|Table 3: Comparison of OHP scores of different socioeconomic variable groups|
Click here to view
Significant predictors for higher OHP scores in the multiple linear regression model were presence of insurance, higher paternal and maternal education, female parent respondents, children enrolled in a private or mixed school sector, and lower number of children in primary education, as shown in [Table 4]. In this regression model, R =0.204, R2 =0.042, adjusted R2=0.040, and ANOVA of the regression model was highly significant (P = 0.000). Thus the model is capable of predicting 4.2% of the variance of OHP scores. However, the Durban–Watson test (=0.067) points to possible serial correlation. [Table 4] shows coefficients used to build the model. All of these variables shared in the model are significant with P-value <0.05; 95% confidence interval shows valid limits of different independent variables where predictions of the regression model are most accurate. Tolerance (Tol.) shows values more than 0.8 for all the variables, indicating no serious multicollinearity.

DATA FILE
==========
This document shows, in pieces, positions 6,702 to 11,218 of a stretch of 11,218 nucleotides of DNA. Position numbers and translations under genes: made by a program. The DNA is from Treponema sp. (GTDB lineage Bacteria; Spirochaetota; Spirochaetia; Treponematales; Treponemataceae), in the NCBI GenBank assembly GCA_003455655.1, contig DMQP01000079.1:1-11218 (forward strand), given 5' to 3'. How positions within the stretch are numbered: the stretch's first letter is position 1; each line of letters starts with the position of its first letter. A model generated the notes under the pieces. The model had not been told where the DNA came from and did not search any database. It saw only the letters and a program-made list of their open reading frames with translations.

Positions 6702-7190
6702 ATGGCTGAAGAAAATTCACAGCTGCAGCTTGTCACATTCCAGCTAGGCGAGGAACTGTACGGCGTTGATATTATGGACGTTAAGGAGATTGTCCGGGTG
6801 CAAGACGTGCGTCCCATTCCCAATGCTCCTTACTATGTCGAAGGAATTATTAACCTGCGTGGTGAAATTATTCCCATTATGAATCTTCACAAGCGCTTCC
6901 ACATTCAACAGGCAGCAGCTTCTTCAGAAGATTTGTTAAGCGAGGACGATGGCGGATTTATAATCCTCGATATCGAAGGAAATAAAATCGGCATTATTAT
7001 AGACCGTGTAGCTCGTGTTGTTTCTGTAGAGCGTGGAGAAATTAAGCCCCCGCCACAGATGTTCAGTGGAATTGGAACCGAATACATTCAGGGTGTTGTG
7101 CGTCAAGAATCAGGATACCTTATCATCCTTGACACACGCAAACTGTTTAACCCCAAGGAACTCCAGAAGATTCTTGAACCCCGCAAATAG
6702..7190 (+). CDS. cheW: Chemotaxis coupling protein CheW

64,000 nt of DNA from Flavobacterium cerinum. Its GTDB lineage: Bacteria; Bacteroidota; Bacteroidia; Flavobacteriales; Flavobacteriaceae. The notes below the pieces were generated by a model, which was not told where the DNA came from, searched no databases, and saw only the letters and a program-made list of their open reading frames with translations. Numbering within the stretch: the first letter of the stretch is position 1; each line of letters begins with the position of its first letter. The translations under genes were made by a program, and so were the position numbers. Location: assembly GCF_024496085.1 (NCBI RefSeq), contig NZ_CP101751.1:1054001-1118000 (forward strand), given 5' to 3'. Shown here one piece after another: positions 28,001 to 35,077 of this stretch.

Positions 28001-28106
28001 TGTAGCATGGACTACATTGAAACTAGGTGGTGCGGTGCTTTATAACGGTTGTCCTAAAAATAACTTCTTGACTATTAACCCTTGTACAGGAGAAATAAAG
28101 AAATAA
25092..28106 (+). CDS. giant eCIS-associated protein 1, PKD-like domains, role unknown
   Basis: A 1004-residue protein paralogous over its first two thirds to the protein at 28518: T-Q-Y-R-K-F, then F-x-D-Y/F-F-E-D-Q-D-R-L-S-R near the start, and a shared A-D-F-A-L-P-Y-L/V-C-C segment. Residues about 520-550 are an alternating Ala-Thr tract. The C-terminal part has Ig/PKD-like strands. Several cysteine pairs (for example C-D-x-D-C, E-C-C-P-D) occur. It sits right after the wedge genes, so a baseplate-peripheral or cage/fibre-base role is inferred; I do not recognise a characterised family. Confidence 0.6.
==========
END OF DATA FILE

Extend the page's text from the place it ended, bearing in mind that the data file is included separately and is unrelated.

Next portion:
|Table 4: Coefficients of regression modela of OHP scores, their significance, and results of collinearity statistics|
Click here to view
Results of the Manova model with LSD post hoc test indicated that the higher the socio-economic status, the higher the OHP scores and the lower age of onset of tooth brushing. All differences between the compared groups were significant. Wilks’ lambda test was significant with P < 0.001 [Table 5]. An exception was found which shows non-significant differences in the age of onset of tooth brushing for high socio-economic group when compared with the middle socio-economic group.
|Table 5: Effect of socio-economic status on OHP scores and age of onset of tooth brushing using a Manova model with LSD post hoc test|
Click here to view
| Discussion|| |